The StudentCam contest is open to students in the United States. The contest deadline is January 20, 2023. All videos must include some C-SPAN footage. This year more than $100,000 in prizes will be awarded. Complete contest rules can be found here and the prize list can be found here. There are prizes for students as well as for teachers. 

Tools for Creating Videos

If you're looking for ideas for how you and your students can produce videos for these contests, take a look at my recently updated big list of tools for classroom video projects

Everything You Need to Know About Computer Monitors

Back when I taught computer repair we got all kinds of old computers and monitors donated to our classroom. One of the seemingly never-ending challenges was matching monitors with computers. That was particularly true when my students would be confronted by units that had only VGA or DVI inputs. And there was always an conversation that included phrases like "this monitor is so old" and "can this monitor work with this input?" All that to say, I ended up spending time at the start of the course explaining various monitors and connections. I wish I had had Monitors Explained by PowerCert Videos back then. 

Monitors Explained by PowerCert Videos provides an excellent overview of monitor types, panel types, refresh rates, contrast ratios, and response time. 



Applications for Education
This video is obviously helpful for students who are in some type of computer repair class. It's also good to watch from the perspective of becoming an informed consumer before purchasing your next computer monitor.

Wednesday, October 5, 2022

Tutorials for Getting Started With the Smithsonian Learning Lab

The Smithsonian Learning Lab allows teachers to create and search for documents, images, videos, interactive animations, and lesson plans from a wide range of Smithsonian-hosted resources. It also lets you create collections to share with others as well as create assignments to give to your students. To start the new school year The Smithsonian published a collection of new tutorial videos that teach you how to collect, customize, and share collections of resources in the Smithsonian Learning Lab. You can watch all of those videos here. I've embedded a couple of them below.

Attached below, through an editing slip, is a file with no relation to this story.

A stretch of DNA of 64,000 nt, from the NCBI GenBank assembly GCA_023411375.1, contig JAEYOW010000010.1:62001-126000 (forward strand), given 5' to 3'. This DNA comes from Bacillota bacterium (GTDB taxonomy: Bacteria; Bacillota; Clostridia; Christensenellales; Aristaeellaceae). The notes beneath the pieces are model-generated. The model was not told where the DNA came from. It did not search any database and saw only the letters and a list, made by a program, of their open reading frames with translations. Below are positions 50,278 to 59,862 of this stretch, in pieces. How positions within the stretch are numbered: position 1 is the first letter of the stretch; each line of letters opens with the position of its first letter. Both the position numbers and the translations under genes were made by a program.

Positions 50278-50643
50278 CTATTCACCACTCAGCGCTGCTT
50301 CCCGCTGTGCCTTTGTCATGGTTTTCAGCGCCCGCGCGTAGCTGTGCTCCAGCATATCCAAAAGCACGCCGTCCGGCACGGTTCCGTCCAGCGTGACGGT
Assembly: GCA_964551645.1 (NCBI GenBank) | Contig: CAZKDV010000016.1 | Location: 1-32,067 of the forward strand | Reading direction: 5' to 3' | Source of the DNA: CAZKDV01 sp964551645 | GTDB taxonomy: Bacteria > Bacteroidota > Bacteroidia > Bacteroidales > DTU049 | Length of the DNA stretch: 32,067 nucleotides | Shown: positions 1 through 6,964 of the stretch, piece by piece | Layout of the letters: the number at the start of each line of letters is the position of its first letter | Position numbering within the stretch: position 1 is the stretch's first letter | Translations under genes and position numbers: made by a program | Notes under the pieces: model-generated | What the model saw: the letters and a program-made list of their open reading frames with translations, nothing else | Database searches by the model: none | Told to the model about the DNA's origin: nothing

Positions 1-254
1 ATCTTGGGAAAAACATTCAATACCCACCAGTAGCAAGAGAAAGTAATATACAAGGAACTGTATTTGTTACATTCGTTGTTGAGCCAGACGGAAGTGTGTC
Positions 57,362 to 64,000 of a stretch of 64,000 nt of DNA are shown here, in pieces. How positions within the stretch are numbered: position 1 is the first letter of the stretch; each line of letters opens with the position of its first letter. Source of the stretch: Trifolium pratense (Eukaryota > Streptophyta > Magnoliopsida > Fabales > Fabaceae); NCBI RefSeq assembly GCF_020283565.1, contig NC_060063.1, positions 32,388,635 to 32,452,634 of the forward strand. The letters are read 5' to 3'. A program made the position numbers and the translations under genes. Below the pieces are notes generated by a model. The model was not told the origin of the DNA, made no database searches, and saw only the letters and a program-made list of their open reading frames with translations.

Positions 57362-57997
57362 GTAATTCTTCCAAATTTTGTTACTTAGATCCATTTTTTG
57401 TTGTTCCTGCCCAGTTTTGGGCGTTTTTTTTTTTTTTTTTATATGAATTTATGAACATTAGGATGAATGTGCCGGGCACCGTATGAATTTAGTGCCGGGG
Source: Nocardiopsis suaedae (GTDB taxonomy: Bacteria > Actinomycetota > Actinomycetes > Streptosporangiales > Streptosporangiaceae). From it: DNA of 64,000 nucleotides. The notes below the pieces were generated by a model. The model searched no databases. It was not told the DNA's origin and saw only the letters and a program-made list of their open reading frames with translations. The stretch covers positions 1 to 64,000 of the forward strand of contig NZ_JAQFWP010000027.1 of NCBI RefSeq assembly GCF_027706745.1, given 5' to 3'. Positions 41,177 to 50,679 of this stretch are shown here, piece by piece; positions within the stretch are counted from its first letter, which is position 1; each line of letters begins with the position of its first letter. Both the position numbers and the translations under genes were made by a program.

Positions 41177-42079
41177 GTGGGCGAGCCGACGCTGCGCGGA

Applications for Education
The Smithsonian Learning Lab's collections feature on its own is great, but the collections are better when you can share them with others. In the Smithsonian Learning Lab you can create a classroom. Students join your classroom by entering the password that you choose for your classroom. Once students have joined your classroom you can share resources with them. You can also distribute assignments to students through your Smithsonian Learning Lab classroom.

How to Create Green Screen Videos in Canva

A couple of weeks ago Canva held an event to announce a bunch features that were going to be added over the coming months. One of those features is now available in the form of a background remover for video clips. Just like you can use Canva to remove image backgrounds you can now use Canva to remove the background from your video clips. 

By using Canva's background remover and video editor you can now create green screen videos even if you don't have an actual green screen to record in front of. Now you can simply record a video clip, upload it to your Canva account, and then use the built-in editor to remove the video's background. Once you've replaced your video's background you can replace it with any stock image available in Canva or any image that you own and upload to your Canva account. 

Watch my short that is embedded below to learn how to create a green screen video in Canva





You can find even more Canva tutorials in my playlist of more than 45 Canva tutorials.

Applications for Education
As someone who spent years teaching world geography classes, one of my favorite uses of green screens is to have students create "on location" video reports about places they've researched. Canva's new video editing options can make that process easier than ever before.